One of the more spectacular aspects of the sail rig of the present invention is that the vessel can in effect be twisted under the sail while retaining a constant aspect between the sail and the true wind. This is shown in FIG. 7E where boom 37 is positioned at 35° to the true wind and yet vessel 15 is headed somewhat closer into the wind. This is accomplished by moving the tack to leeward and the clew to windward as shown. In the initial test with a 13 foot boat so rigged it was possible to sail the boat to within about 15° of the true wind. This is much closer into the wind than any sail boat that I am aware of or has ever sailed before. Just how close into the wind it will be possible to sail with the sail rig of the present invention I do not know, but I believe that with a suitable refinement of the aerodynamic shape of the sail and especially with low drag hulls such as, for example, with an ice boat it will be possible to sail even closer into the wind. It will be noted from the diagram that, if a boom vang is provided, the boom vang may be used in lieu of the main sheet 87 in the event that it is desirable to position the aft end of boom 37 beyond the side of the vessel in sailing into the wind.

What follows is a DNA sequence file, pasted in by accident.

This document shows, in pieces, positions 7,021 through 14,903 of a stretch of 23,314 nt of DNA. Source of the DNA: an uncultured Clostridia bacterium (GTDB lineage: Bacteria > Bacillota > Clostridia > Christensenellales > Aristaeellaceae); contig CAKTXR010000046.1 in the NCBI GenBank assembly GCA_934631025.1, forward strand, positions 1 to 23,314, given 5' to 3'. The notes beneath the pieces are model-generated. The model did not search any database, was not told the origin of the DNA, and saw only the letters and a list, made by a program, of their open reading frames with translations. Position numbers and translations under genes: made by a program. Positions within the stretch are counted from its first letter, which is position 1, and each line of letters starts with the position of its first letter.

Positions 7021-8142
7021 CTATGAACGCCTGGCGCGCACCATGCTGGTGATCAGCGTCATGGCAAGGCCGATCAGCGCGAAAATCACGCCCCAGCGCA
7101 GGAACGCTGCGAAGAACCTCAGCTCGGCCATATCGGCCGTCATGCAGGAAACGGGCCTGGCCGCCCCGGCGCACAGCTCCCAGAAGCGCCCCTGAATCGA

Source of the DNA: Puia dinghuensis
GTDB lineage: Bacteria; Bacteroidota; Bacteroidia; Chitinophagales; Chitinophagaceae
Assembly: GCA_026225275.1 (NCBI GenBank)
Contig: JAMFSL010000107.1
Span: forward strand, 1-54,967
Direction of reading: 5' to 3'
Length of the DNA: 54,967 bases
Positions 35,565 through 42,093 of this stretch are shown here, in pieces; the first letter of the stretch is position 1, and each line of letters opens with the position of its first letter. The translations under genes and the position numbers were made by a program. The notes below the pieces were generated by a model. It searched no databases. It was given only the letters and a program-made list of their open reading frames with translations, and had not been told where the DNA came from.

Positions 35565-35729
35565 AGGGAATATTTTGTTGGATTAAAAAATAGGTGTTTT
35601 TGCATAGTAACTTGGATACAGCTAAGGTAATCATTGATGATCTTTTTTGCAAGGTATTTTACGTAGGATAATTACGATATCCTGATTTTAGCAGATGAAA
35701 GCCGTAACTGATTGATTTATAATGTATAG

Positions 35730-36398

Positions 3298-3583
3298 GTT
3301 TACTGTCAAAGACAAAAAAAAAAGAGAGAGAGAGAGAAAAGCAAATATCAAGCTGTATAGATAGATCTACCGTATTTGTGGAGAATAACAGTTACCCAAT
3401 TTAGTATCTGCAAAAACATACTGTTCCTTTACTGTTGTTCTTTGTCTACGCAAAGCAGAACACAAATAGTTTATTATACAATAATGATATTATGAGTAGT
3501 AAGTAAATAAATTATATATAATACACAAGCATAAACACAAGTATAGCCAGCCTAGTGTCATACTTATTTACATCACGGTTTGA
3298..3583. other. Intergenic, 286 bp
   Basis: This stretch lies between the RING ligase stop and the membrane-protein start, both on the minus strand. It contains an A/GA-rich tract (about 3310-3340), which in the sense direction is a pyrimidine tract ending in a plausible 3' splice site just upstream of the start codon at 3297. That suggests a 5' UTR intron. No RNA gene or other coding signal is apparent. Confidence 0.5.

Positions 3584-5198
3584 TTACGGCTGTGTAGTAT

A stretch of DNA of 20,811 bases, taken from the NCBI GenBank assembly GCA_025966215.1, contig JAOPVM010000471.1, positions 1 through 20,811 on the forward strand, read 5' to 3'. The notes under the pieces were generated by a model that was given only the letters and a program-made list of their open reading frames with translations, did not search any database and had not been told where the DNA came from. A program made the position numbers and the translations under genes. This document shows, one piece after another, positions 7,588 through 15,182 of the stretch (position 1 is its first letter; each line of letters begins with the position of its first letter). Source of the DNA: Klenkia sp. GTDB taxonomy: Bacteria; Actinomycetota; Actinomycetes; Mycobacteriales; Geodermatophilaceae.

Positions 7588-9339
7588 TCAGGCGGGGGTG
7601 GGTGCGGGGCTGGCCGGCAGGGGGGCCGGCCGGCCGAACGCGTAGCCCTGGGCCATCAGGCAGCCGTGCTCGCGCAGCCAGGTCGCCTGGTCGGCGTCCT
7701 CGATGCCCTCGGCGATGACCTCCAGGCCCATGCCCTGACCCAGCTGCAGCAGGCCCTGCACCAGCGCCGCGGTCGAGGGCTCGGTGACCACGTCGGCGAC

While the specific embodiment described herein sets forth the best and simplest way known to me to practice my invention, it will be obvious to those skilled in the art that many variations of the present invention are possible especially if some but not all of the advantages of the specific embodiment are desired. For example, in the course of the experiments leading to the development of the specific embodiment I made one model wherein the thrust boom was pivotally attached to the boom at a point about two-thirds of the way from the middle of the boom toward the tack end. This arrangement was quite satisfactory in every respect except that the sail would not come into a luffing position and the rig could not be sailed as a conventional bermuda rig. This defect was in part overcome by providing means for selectively disengaging the boom from the thrust boom while at the same time connecting the tack to a line running from the bow whenever it was desired that the sail come to a luffing condition. Such an arrangement while workable is certainly more complicated and much less convenient than the arrangement shown in the specific embodiment. Many other similar modifications which however come within the scope of my invention as defined in the claims I am sure will occur to those skilled in the art.